News and Press Releases


SATURDAY - April 10, 2010


RALEIGH - United States Attorney George E.B. Holding announced that a Federal Grand Jury returned a Criminal Indictment on 8, 2010, charging JOHN CHARLES RANNAZISI, 49, of Raleigh, North Carolina, with unlawful possession of a firearm by a convicted felon, in violation of Title 18, United States Code, Sections 922(g)(1) and 924.

On March 12, 2010, agents with the Bureau of Alcohol, Tobacco, Firearms and Explosives learned that RANNAZISI, a convicted felon living in a halfway house while finishing his federal prison term for armed bank robbery, was looking to purchase firearms. Acting on this information and in an undercover capacity, agents met with RANNAZISI on March 14, 2010, where RANNAZISI requested several firearms: a Glock .45 caliber, an AK-47 with folding stock, and smaller caliber-sized weapons, such as .25 and .32 caliber firearms. Four days later, after discussing what weapons were available, RANNAZISI purchased, from the undercover agent, two Glock pistols and an AK-47 assault rifle. Once the transaction was complete, RANNAZISI was placed under arrest and the weapons were recovered.

Mr. Holding commented, “I want to applaud the ATF in this matter. Just because someone is completing a federal prison sentence does not mean that we turn our attention completely to other cases. Here, extreme vigilance and prompt action by authorities stopped a convicted felon in his tracks and may have averted a future tragedy. All of us should be grateful to the involved investigators.”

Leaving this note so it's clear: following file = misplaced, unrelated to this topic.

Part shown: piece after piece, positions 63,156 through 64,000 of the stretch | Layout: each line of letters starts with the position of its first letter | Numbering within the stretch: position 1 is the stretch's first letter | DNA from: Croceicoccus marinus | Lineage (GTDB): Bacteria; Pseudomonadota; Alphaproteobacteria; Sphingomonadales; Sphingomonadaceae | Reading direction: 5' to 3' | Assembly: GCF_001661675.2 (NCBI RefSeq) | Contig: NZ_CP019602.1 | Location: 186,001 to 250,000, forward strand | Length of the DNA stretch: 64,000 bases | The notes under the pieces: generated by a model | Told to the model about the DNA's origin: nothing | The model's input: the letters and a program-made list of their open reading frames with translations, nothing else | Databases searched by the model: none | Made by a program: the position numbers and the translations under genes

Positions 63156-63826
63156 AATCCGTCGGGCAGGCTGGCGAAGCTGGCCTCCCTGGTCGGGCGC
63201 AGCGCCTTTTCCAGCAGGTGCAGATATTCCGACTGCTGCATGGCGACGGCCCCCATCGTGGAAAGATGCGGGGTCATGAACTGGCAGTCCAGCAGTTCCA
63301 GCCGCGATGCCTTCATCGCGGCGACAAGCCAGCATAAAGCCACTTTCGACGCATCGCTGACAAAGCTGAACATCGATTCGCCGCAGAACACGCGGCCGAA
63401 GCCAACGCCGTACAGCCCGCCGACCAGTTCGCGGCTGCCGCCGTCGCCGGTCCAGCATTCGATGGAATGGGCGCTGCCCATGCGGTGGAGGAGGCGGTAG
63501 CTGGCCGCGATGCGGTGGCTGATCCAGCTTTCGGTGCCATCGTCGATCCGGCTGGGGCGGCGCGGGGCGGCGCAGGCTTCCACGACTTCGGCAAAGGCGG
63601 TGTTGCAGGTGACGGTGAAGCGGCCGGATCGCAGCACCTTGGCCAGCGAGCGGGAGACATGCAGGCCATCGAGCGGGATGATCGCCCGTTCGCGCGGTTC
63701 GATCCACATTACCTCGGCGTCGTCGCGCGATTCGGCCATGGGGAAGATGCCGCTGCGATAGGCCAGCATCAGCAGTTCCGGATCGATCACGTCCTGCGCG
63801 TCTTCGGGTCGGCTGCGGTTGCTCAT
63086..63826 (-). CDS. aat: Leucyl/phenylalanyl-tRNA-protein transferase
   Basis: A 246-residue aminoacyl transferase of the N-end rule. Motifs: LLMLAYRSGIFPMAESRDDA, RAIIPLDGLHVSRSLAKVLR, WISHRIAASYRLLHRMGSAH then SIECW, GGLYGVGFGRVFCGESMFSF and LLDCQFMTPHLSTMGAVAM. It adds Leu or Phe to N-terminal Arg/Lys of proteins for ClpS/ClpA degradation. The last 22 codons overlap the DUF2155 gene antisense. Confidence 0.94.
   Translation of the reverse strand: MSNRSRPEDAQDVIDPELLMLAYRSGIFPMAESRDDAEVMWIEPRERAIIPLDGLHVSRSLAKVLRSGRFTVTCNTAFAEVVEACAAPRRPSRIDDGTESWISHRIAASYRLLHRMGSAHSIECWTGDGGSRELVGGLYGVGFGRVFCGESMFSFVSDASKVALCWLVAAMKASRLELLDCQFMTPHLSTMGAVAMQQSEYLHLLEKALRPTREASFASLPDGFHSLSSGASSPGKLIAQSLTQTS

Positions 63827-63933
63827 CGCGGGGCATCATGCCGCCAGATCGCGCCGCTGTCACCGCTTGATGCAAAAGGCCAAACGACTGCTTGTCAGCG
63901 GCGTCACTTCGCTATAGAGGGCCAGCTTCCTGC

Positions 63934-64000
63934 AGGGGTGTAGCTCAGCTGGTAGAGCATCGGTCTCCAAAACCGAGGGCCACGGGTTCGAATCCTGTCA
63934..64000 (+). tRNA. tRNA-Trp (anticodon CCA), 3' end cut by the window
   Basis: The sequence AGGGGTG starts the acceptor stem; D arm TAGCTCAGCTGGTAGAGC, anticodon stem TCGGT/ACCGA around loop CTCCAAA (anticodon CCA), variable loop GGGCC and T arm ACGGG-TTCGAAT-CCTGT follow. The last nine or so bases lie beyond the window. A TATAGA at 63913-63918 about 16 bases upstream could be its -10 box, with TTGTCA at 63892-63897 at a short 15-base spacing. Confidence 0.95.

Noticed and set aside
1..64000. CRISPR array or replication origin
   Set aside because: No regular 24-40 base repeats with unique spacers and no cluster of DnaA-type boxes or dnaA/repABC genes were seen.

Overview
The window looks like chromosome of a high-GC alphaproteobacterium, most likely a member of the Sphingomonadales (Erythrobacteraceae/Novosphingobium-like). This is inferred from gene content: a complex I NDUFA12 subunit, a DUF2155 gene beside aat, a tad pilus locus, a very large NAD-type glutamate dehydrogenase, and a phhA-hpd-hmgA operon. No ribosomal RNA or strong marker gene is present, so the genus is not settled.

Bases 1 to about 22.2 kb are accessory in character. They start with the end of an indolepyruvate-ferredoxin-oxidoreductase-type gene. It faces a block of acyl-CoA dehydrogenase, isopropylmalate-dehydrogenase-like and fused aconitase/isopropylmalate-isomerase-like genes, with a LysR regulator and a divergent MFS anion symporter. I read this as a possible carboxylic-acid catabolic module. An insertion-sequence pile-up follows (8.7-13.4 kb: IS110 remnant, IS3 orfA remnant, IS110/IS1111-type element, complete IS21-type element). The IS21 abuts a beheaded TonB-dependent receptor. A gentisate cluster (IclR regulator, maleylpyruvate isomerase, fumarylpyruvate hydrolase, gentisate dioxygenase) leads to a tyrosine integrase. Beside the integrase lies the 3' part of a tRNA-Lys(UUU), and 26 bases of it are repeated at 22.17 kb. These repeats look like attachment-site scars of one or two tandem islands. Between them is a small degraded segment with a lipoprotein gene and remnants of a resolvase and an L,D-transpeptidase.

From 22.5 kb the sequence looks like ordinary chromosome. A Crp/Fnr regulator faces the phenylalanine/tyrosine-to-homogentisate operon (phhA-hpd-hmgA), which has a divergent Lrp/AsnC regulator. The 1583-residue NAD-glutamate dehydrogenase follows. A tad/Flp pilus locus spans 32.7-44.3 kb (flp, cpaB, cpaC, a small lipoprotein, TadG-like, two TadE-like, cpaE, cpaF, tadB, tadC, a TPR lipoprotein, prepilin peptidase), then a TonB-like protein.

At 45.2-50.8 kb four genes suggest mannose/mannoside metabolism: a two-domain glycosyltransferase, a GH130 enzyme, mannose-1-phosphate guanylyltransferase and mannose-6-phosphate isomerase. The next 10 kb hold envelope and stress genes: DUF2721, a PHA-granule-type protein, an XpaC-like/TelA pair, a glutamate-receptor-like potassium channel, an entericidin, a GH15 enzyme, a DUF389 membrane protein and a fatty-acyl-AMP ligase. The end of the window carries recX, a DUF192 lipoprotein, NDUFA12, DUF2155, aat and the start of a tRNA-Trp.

A convicted felon simply cannot possess a firearm without being in violation of federal law,” said ATF Special Agent in Charge Zebedee T. Graham, “ATF will aggressively identify and pursue those felons that insist on acquiring firearms, especially those felons with a violent criminal past.

RANNAZISI faces up to 10 years imprisonment followed by up to three years supervised release and a fine of up to $250,000.00. If, according to Section 924(e), RANNAZISI is found to be an Armed Career Criminal, sentencing terms are enhanced and he faces up to a life-term of imprisonment followed by up to five years of supervised release.

This case was part of the Project Safe Neighborhoods (PSN) initiative which encourages federal, state, and local agencies to cooperate in a unified “team effort” against gun crime, targeting repeat offenders who continually plague their communities.

An indictment contains allegations that a defendant has committed a crime. Every defendant is presumed innocent until and unless proven guilty in court.

Investigation of this case was conducted by the Bureau of Alcohol, Tobacco, Firearms and Explosives, the Wake County Sheriff’s Department, the Raleigh Police Department and the the Zebulon Police Department. Assistant United States Attorney Kristine Fritz represented the government.

News releases are available on the U. S. Attorney’s web page at within 48 hours of release.

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